Tuesday, 25 October 2016

THE LINES

One of the mistakes I made when I was a much younger actor, was to get the script for the movie I was a part of and then start to memorize my own lines. 

I would immediately learn my lines, pick the last two words from the lines of my co-actor as my CUE and then go on set believing I had everything on lock down, but when I watched the movies after release, there was never a satisfactory feeling as regards my performance. 

I always knew there was something wrong because I couldn't feel the authenticity the character deserved, and the fact that people loved my work and even gave me some awards confused me more. 

I didn't quite understand how a "not so great performance" would be accepted. Then I realized that most people were carried away with the the whole movie, the story, the music and mood, the movements, the actions and everything as a whole. But on the other hand, I watched the movie isolating my own performance as though my scenes or SCREEN TIME were a stand alone movie, and I could see all the flaws and bad acting because there were no distractions for me. 

The problem I discovered with my work was that I always anticipated the CUE and had already prepared the reaction I would give for my LINES since I had memorized every word. So if I didn't hear the CUE, it would throw me off a bit because I had prepared myself based on the WORDS instead of allowing myself to FEEL.
After a while I knew it was time to learn my craft and do it the proper way.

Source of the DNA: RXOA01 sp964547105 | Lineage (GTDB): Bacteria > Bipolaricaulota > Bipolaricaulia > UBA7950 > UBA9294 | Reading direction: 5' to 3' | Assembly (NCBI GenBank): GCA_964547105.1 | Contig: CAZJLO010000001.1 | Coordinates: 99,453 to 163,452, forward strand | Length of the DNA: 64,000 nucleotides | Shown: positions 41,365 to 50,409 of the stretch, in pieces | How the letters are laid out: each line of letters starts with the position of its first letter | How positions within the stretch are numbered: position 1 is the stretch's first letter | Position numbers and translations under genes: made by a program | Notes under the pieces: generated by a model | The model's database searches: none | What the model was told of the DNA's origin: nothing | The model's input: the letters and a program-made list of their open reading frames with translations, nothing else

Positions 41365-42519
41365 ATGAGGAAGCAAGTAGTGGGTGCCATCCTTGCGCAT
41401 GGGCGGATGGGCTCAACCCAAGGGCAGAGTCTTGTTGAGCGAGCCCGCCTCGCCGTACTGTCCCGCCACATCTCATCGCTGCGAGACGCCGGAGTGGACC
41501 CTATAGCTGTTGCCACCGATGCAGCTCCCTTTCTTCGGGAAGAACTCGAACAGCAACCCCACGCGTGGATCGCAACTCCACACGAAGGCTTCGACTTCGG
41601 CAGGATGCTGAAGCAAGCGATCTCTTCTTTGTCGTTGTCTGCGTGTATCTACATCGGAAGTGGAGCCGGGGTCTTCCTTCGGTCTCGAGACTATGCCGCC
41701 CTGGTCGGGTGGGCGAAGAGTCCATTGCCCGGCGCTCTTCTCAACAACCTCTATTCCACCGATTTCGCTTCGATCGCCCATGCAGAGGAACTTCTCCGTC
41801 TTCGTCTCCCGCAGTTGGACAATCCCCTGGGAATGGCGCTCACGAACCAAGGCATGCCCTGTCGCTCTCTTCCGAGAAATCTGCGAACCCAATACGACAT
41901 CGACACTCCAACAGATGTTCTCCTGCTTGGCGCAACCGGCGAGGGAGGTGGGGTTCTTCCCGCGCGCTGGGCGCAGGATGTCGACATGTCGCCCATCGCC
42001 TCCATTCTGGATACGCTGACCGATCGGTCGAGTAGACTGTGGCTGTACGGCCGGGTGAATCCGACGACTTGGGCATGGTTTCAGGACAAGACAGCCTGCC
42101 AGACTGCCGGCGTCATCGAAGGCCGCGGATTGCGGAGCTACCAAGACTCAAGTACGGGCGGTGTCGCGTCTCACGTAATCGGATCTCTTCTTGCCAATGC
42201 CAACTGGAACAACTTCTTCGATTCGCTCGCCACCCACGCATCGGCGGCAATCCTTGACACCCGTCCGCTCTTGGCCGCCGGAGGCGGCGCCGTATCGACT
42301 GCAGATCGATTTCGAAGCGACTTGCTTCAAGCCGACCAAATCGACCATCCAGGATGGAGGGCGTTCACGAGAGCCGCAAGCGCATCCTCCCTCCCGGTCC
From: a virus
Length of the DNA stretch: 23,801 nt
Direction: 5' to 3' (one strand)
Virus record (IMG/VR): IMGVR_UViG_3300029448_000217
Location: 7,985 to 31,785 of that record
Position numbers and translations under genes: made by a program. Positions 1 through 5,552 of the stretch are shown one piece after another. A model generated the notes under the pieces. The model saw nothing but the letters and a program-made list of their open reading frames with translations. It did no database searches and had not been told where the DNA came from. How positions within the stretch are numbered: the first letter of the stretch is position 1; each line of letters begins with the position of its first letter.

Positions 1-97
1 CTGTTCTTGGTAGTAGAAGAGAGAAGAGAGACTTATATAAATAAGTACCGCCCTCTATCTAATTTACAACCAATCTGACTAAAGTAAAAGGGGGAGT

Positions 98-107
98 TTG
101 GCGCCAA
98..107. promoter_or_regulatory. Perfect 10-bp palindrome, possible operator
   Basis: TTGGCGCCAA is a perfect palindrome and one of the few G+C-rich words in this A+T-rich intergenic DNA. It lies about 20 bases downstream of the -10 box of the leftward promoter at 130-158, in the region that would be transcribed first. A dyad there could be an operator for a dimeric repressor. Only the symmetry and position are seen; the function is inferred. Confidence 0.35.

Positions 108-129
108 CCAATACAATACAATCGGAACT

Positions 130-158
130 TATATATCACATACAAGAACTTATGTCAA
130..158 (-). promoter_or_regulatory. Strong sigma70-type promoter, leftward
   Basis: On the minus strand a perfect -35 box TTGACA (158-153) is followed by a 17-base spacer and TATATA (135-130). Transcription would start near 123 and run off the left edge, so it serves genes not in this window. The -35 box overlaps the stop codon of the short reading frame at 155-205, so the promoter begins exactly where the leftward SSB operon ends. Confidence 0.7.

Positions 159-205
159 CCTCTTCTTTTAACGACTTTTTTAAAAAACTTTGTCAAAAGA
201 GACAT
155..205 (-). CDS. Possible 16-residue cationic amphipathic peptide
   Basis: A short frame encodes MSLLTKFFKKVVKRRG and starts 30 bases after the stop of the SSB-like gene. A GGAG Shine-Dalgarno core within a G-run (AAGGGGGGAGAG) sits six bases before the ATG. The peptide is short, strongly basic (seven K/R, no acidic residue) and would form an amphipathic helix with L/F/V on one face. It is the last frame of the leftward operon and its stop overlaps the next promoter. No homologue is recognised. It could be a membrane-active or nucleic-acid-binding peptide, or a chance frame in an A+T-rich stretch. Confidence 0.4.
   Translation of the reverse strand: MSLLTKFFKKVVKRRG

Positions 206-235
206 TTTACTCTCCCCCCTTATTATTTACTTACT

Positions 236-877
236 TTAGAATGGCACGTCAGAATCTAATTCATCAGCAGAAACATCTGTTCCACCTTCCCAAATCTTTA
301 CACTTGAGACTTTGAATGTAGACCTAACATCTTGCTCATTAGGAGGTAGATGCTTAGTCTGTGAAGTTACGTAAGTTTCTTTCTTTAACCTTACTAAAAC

So this is what I know now:
  • When you receive the script or the SIDE, read it through as many times as you can. At this point you should know the story inside and out. The characters and their relationships should also be known as intimately as you know your friends in real life.

  • After that, you will have to break down the scenes and do a comprehensive SCENE STUDY. In breaking down the scenes, the mood, pace, time, intention, purpose and objective should be marked and understood.

  • By the time these steps are taken, your subconscious will already know what you are supposed to be saying. This may not be word for word, but knowing and understanding what you are saying, why you are saying it and how you should say it, which is more important than knowing the LINES word for word. 

The LINES are the last things I memorize and I do it this way because it makes it easier when all other factors have been taken in. 

Becoming a CHARACTER is not about knowing the LINES of the character. It is about knowing the WHO, WHAT, WHY, WHEN and HOW of the character. 
When you understand the details of every single scene, it makes it easier for you to have an easy flow even when your co-actor changes some words in his delivery.
It also takes away the frustration when the DIRECTOR makes quick changes just before he rolls CAMERA

As long as you understand your character and know the objective of each scene, knowing and saying the LINES will be much easier. 

Thank you for stopping by. 

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2 comments:

  1. As an aspiring actor and a movie producer I have learned a lot

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  2. I only recently stopped only memorising my lines and the last line of my co-star before me. It left me lost when it was time to "react". Loved this article

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